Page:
April 11 (Bloomberg) -- The cost of insuring Asia-Pacific corporate and sovereign bonds from default increased, according to traders of credit-default swaps.
The Markit iTraxx Australia index rose 7 basis points to 162 basis points as of 10:04 a.m. in Sydney, Westpac Banking Corp. prices show. The benchmark is set for its highest close since Jan. 20, according to data provider CMA.
The Markit iTraxx Asia index of 40 investment-grade borrowers outside Japan advanced 5 basis points to 172.5 as of 8:07 a.m. in Hong Kong, Royal Bank of Scotland Group Plc prices show. The measure is on course for its highest close since Feb. 1, according to CMA, which is owned by CME Group Inc. and compiles prices quoted by dealers in the privately negotiated market.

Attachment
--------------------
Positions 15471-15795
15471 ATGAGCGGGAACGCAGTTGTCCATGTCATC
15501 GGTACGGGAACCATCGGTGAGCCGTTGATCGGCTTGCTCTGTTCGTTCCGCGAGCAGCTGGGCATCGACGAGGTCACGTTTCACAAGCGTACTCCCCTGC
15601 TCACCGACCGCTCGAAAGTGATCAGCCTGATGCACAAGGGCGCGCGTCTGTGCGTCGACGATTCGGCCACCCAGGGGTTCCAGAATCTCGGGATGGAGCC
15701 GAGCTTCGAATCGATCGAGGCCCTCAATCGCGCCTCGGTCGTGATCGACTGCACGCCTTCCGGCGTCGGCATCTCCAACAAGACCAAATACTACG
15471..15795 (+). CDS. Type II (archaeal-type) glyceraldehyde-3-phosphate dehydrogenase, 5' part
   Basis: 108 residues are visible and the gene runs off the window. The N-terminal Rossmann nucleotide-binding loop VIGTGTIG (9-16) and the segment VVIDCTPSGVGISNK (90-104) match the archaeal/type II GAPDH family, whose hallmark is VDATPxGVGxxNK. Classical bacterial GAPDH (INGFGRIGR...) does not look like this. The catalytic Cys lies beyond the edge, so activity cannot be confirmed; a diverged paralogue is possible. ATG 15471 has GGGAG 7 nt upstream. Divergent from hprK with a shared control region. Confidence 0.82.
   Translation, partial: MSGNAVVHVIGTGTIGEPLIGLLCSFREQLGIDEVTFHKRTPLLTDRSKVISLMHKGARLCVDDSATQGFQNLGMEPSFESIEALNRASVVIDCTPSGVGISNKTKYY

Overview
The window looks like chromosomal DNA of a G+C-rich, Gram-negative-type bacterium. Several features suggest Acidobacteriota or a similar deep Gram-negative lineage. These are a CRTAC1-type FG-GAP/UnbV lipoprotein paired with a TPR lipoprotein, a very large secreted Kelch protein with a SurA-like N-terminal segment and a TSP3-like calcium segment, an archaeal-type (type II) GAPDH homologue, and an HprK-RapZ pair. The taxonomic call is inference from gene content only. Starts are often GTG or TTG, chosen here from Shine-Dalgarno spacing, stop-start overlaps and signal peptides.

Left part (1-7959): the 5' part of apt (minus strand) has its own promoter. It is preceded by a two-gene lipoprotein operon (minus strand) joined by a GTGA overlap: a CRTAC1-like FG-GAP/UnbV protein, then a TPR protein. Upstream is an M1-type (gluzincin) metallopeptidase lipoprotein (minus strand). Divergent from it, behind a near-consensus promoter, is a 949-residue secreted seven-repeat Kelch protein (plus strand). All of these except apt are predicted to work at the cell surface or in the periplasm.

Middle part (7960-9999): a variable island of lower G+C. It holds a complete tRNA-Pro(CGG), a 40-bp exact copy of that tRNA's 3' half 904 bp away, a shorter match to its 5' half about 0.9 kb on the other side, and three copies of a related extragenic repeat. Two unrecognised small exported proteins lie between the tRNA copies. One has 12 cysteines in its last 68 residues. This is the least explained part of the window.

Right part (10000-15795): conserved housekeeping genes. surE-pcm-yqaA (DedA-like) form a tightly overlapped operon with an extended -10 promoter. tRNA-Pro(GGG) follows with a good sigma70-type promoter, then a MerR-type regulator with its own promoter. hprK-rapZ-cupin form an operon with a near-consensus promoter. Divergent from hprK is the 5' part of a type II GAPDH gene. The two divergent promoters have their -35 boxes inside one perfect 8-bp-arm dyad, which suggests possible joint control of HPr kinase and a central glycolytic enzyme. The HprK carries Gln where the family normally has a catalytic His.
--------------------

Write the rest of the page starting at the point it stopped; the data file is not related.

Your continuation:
The Markit iTraxx Japan index climbed 3.5 basis points to 172 basis points as of 9:05 a.m. in Tokyo, Deutsche Bank AG prices show. The gauge is poised for its highest close since Jan. 23, according to CMA.
Credit-default swap indexes are benchmarks for insuring bonds against default and traders use them to speculate on credit quality. A drop signals improving perceptions of creditworthiness, while an increase suggests the opposite.
The swap contracts pay the buyer face value in exchange for the underlying securities if a borrower fails to meet its debt agreements. A basis point is 0.01 percentage point.
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